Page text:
The difference between selling at exactly the right time and getting it wrong can mean a drop in carcass classification grade.
And for the Edmondson family of Penrith, Cumbria, that can mean a loss of 5p/kg.
For Peter, his brother Robin and father Alf who will finish more than 200 head on their Walloway Farm, Penruddock this year, maximising profitability through regular monitoring of performance is a must.
The family switched to beef after foot-and-mouth claimed their dairy herd.
Initially setting out to produce store calves, they now finish everything and buy-in another 100 head.
The 229ha (550-acre) all grass farm, which runs from 850ft to 1400ft, has invested heavily in new buildings for the beef herd costing about £90,000.
All this is being achieved on a system that buys-in its replacements as cows with calves at foot – usually costing less than £800 an outfit – and using bulls without performance data.
“The Limousin bull cost £1000 from a neighbour and the other is a Belgian Blue x Limousin that we kept from one of our own cows,” says Peter.
Regular weighing ensures progress of every finishing animal on the farm is monitored and the weight of every bought-in store is noted when it arrives.
The handling demanded by the fortnightly weighing produces cattle that are quiet and unstressed.
And there’s no rush to wean calves from the 150 Limousin and Belgian Blue-sired suckler cows.
Calves continue to suckle for up to nine months and spring-born calves are left on their dams throughout the winter housing period.
A strawed forward-lying area is provided for calves during winter.
“Cows are still full of milk when they come in, so we leave calves with them, but don’t offer any creep.
Calves have access to silage and bull calves stay inside after weaning before moving straight onto the finisher ration.
“Heifers go out to grass the following spring which means we make a considerable saving on creep feed,” says Robin.
Although calves weigh about 300kg at weaning, the Edmondsons want that weight to increase.
A recent batch of bull calves gained an impressive 2.2kg a day in the first 28 days post weaning, reaching slaughter weights of 580-630kg at 12 months.
Killing out percentages can reach 69% and average 60%.
Feed costs per kg of live weight gain are about 59p.
All cattle are currently sold deadweight to Rose County Foods, but the Edmondsons want to produce more butcher’s-type beasts capable of earning £1.50/kg through the live auction.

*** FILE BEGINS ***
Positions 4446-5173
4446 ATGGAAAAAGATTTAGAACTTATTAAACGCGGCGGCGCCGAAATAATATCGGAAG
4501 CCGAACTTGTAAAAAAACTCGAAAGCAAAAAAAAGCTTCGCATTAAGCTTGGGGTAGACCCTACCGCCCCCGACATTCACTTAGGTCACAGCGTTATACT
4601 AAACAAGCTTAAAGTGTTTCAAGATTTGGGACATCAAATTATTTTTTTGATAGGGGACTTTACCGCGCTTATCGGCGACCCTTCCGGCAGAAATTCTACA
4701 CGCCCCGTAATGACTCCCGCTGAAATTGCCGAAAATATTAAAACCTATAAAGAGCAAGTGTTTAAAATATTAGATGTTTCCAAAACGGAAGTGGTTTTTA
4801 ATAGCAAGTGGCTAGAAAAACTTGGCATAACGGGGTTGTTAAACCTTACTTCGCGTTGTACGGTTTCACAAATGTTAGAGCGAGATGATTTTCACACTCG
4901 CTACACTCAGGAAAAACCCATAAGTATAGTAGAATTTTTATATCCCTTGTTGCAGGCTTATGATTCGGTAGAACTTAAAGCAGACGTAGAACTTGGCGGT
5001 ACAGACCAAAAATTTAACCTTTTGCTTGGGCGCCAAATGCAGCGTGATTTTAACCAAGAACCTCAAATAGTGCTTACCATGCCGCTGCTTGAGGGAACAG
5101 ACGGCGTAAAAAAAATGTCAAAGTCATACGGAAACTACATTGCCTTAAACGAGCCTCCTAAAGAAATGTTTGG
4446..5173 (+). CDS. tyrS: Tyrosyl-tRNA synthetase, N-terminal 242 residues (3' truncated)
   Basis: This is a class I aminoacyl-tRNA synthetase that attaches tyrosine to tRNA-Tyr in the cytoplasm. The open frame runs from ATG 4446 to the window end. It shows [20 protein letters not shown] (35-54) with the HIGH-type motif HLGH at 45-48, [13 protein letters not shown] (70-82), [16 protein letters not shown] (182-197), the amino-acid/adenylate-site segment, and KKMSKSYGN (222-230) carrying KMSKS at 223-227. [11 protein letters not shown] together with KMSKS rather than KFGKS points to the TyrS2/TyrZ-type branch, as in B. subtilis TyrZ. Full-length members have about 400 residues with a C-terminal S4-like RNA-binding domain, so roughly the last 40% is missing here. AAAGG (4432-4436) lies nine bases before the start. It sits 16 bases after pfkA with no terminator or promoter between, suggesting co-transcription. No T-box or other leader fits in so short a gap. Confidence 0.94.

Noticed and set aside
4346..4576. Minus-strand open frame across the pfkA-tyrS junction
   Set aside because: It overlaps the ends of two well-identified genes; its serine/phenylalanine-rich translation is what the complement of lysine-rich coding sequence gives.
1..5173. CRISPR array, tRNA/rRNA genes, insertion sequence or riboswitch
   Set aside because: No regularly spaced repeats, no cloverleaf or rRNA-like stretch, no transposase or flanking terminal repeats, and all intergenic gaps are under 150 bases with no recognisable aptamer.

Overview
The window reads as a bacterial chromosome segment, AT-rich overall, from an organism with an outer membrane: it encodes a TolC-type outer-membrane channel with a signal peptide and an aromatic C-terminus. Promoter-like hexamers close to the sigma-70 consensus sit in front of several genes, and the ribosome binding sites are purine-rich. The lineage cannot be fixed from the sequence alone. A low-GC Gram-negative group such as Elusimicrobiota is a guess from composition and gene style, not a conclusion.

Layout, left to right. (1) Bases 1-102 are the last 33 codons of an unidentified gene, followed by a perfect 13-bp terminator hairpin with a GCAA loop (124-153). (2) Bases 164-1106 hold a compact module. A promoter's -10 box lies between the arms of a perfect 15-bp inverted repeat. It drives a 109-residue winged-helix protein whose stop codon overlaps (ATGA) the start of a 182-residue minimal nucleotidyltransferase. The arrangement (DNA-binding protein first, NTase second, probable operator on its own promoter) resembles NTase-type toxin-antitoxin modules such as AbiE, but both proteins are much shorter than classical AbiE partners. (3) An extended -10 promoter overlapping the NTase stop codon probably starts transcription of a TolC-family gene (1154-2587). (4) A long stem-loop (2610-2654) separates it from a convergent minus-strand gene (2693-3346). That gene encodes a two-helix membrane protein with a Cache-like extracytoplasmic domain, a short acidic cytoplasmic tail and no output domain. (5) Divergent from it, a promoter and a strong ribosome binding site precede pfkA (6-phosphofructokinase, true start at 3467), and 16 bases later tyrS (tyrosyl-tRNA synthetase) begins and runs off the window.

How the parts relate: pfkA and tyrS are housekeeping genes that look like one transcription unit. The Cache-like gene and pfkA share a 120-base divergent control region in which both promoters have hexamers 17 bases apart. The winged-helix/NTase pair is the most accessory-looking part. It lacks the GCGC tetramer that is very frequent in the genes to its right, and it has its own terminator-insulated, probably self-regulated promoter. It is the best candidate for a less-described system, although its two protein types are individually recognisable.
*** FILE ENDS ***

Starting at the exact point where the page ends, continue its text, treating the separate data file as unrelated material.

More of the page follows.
“We’re selling cattle off the farm every fortnight, but we’d like to be selling every week.
A range of stores are bought to spread the marketing in terms of time and options with heifers coming in at 270-330kg and bulls and steers from 400-450kg,” says Robin.
Last year’s heifers were given some creep in early autumn just before housing, but it piled on weight without frame and hampered their potential.
This year’s bunch of 75 heifers won’t have creep and will be taken to 570kg to finish.
“We take every animal to the weight we think is its optimum.
There’s no point taking a bull from 570kg to 630kg when it’s only going to put more fat on.
That’s where regular weighing is critical,” says Robin although he reckons the export trade could want bulls up to 700kg.
Typical margins are also easy to estimate.
A 500kg heifer switched from the all-silage pens to the finishing yard to gain 70kg takes about 45 days.
When the heifer costs £445 and is sold at £645 it leaves £200 less feed giving a margin of about £125.
“We aim for a tonne of cake to finish each animal over an average finishing period of 12 weeks.
Our average classification grade is U-/ U+,” says Peter.
The Edmondsons are receiving £1.98/kg for R grades, £2.02 for U and £2.06 for U+. All cull cows are now being finished and after four weeks on the final regime could be worth £550.
“Cull cow income could make a significant contribution towards replacement costs, although we’ve thought about buying cow and calf outfits and finishing the cow after she’s reared the calf.
Finishing our heifers generates £600-£700, but we can usually buy a cow and a calf for under £700.
Retaining our own heifers would tie up too much cash for too long,” he adds.